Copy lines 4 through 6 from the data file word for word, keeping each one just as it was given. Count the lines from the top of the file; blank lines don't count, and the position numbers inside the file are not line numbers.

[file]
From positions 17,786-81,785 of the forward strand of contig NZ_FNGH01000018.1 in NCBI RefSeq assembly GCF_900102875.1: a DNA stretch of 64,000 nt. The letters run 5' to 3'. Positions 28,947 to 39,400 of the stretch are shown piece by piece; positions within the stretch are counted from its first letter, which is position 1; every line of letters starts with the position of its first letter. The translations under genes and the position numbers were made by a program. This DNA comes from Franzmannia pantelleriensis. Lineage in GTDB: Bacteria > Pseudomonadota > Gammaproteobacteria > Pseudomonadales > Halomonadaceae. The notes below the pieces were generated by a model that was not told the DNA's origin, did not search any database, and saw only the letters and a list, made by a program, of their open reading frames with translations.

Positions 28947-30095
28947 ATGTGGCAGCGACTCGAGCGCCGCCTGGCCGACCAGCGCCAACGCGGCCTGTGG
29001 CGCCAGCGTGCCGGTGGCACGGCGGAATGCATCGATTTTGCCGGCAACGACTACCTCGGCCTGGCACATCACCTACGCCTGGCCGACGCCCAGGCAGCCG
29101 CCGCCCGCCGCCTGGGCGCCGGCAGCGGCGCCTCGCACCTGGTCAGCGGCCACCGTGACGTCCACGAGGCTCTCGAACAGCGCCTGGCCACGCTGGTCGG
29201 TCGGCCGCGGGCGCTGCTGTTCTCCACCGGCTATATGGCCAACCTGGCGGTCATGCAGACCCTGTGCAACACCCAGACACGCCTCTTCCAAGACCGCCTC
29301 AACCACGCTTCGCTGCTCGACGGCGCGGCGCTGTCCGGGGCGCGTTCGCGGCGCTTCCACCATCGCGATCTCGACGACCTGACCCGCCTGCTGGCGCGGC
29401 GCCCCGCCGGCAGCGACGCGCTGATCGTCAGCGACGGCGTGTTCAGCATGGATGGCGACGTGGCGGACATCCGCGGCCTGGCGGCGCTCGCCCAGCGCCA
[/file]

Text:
29001 CGCCAGCGTGCCGGTGGCACGGCGGAATGCATCGATTTTGCCGGCAACGACTACCTCGGCCTGGCACATCACCTACGCCTGGCCGACGCCCAGGCAGCCG
29101 CCGCCCGCCGCCTGGGCGCCGGCAGCGGCGCCTCGCACCTGGTCAGCGGCCACCGTGACGTCCACGAGGCTCTCGAACAGCGCCTGGCCACGCTGGTCGG
29201 TCGGCCGCGGGCGCTGCTGTTCTCCACCGGCTATATGGCCAACCTGGCGGTCATGCAGACCCTGTGCAACACCCAGACACGCCTCTTCCAAGACCGCCTC